Fourth chord – A chord made of two fourths, e.g. C-F-Bb.

Franck, Cesar – A Belgian composer.

Frescobaldi, Girolamo – An Italian composer.

Frettoloso – Perform quickly, hurridly.

Freudig – Perform in a happy, joyful manner.

Froberger, Johann Jakob – A German composer.

Fugue – “A composition in which two or more voice parts take up a short theme according to a set of fairly strict rules.”

Full score – An instrumental score in which all the parts for the instruments appear on their own staves in standard instrumental family order.

Fz – Forzando or forzato. Same as sforzando (sf or sfz).

Gabrieli, Andrea – An Italian composer.

Gabrieli, Giovanni – An Italian composer.

Gebunden – Play the series of notes in a connected or legato manner.

Gedehnt – Perform in a slow stately manner.

Gehalten – Hold each note for full value.

Geheimnisvoll – Perform mysteriously.

Gehend – a moderate tempo, walking speed. Same as Andante.

Geminiani, Francesco – An Italian composer.

Gershwin, George – An American Composer.

Gibbons, Orlando – An English composer.

Gigue – A very lively dance.

Gilbert and Sullivan – The creators of a series of comic operettas.

Alberto, Ginastera – An Argentine composer.

Giocoso – Playful.

Giordano, Umberto – An Italian composer.

Giubilante – Exultant, jubilant.

Glazunov, Alexander – A Russian composer.

Glee – An unaccompanied song for men’s chorus.

Glie`re, Reinhold – A Russian composer.

Glinka, Mikhail – A Russian composer.

Glissando – Moving up or down a scale vary rapidly. Abbreviated as gliss.

Gluck, Christoph Willibald – A German composer.

Gounod, Charles Francois – A French composer.

Grace note – an ornament. A grace note is usually printed small next to a main note and is played very quickly before that note.

Grainger, Percy – An Australian composer.

Granados, Enrique – A Spanish composer.

Grandioso – Grandiose, majestic.

Grand pause – A rest for the entire ensemble.

Grand piano – A piano with a winglike shape and a horizontal frame, strings, and soundboard.

Grand staff – The G (treble) and F(Bass) clef staves together.

Grave – Slow, solemn.

Grazia – Grace. Con grazia, with grace.

Grazioso – Graceful.

Gregorian chant – The choral music used in the Roman Catholic Church. See music history.

Grieg, Edvard – A Norwegian composer.

Griffes, Charles Tomlinson – An American composer.

Grosso, grosse – Great, large.

Guido d’Arezzo – An Italian musician and teacher.

Guthrie, Woodrow Wilson. An American composer.

Halevy, Jacques – A French composer.

Half note – A note equal in time to half of a whole note’s value.

Half rest – A rest which indicates silence for a length of time equal to a half note.

Half step – The interval from one pitch to the immediately adjacent pitch, ascending or descending, e.g. c-c; e-e; b-c. The smallest interval on the keyboard.

Handle, Georg Friedrich – A German composer.

Handy, William Christopher – An American composer..

Hanson, Howard – An American composer.

Harmony – The pattern of intervals and chords in music compositions.

Harris, Roy – An American composer.

Haydn, Franz Joseph – An Austrian composer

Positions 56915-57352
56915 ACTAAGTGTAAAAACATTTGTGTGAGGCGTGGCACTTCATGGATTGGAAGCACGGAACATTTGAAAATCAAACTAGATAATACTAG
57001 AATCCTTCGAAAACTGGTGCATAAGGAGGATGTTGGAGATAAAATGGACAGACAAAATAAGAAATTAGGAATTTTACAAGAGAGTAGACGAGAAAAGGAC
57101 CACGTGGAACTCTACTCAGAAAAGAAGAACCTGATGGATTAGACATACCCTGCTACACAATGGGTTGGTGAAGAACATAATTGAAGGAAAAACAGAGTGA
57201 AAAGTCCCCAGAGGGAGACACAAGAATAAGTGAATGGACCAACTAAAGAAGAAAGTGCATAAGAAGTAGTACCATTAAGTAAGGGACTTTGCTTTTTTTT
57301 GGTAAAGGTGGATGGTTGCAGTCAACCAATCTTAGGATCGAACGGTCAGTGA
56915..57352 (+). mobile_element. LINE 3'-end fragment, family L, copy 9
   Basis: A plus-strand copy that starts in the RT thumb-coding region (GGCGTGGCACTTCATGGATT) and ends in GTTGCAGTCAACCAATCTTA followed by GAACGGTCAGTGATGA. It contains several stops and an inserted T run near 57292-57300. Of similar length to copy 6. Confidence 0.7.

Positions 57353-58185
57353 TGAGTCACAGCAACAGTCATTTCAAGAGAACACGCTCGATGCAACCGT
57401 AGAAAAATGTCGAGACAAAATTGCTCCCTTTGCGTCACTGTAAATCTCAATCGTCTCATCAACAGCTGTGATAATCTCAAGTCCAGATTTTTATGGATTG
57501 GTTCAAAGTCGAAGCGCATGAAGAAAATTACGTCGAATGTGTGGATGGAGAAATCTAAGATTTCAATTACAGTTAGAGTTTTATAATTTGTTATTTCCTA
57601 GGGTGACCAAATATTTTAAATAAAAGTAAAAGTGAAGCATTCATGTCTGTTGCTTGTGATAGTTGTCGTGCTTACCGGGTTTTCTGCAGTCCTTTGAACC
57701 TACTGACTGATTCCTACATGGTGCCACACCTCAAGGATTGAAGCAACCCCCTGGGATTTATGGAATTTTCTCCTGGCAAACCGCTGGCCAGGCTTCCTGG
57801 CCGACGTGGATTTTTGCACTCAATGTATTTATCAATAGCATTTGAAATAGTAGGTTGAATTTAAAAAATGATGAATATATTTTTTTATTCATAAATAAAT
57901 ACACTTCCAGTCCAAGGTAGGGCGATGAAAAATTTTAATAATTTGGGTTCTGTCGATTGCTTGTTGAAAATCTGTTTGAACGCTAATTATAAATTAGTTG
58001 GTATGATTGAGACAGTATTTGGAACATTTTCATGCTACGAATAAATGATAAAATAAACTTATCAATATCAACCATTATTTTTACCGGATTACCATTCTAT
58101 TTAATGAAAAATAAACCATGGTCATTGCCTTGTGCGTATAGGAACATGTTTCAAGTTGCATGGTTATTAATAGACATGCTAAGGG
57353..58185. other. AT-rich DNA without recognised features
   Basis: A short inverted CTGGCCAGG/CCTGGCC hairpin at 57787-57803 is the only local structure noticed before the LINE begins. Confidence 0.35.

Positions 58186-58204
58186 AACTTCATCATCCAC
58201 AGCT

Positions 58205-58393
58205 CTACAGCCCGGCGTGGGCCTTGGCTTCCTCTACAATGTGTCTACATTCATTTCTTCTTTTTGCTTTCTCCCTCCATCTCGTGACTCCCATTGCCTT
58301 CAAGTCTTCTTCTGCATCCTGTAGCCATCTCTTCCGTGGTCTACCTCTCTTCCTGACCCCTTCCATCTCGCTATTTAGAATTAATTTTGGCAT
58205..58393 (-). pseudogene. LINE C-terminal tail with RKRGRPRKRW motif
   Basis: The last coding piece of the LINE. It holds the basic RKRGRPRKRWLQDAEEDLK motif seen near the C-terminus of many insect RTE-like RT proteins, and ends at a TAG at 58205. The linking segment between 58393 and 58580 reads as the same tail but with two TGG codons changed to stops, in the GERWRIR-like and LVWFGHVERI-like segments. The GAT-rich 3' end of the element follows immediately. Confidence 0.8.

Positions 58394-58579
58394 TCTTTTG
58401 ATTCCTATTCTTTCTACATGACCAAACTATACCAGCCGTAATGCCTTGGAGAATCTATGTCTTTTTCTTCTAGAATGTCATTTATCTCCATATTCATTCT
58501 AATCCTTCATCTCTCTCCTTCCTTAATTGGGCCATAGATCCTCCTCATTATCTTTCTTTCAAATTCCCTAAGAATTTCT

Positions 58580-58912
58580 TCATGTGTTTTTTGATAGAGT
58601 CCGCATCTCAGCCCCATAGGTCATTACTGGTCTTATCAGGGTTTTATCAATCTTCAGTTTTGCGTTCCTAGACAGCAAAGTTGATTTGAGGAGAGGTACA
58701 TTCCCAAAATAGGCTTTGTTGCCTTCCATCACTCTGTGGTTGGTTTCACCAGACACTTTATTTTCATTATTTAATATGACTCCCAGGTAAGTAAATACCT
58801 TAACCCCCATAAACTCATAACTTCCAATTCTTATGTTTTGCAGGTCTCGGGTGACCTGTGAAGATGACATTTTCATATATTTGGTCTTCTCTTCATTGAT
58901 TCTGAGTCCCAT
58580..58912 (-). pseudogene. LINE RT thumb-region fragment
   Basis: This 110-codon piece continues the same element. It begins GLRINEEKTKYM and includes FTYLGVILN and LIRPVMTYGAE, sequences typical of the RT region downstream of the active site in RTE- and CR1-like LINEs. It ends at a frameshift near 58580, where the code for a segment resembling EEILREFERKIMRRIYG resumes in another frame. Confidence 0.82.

Hemiola – The rhythmic relation of 3:2, e.g. three half notes in place of two dotted half notes.

Henze, Hans Werner – A German composer.

Herbert, Victor – An American composer.

Hexachord – A scale of six tones following the Major pattern of steps, e.g. C-A.

Hindemith, Paul – A German composer.

Holst, Gustav Theodore – An English composer.

Homophony, Homophonic – Musical texture which is characterized by chordal support of a melodic line.

Honegger, Arthur – A Swiss composer.

Humperdinck Engelbert – A German composer.

Imitation – Where a section is repeated by a different voice-part. E.g. one section repeated in another clef.

Impressionism – A musical movement of the late 19th and early 20th centuries. Inspired by the French impressionist painters, the movement had its impetus in the music of Debussy and Ravel.

Improvisation – Inventing music while performing.

Indy, d’ Vincent – A French composer. See Music Masters.

Instrument – Any object that produces a musical sound.

Instrumentation – The art of composing, orchestrating, or arranging for an instrumental ensemble.

Interval – The difference in pitch between two tones, or, the name for two notes sounded at the same time.

Inversion – Moving a note of an interval or chord so that what was originally on the bottom is now on the top. The position of a chord is changed from root position (root on the lowest pitch) to first inversion, with the third, or second inversion, with the fifth in the lowest voice. An example: root position c-e-g; first inversion e-g-c; second inversion g-c-e.

Ironico – Ironical.

Irresoluto – Perform in an undecided manner; hesitant.

Ives, Charles – An American composer.

Janácek, Leoš – A Moravian compser.

Janequin, Clément – A French composer.

Jaques-Dalcroze, Émile – A French-Swiss compser

Jazz – A style of American music that originated around 1900.

Josquin des Prez – A Flemish composer.

Kapellmeister – The music director of a court or private orchestra or choir in the 17th and 18th centuries.

Key signature – The sharps or flats placed at the beginning of the staff which are played throughout the piece.

Khatchaturian, Aram – An Armenian composer. See Music Masters.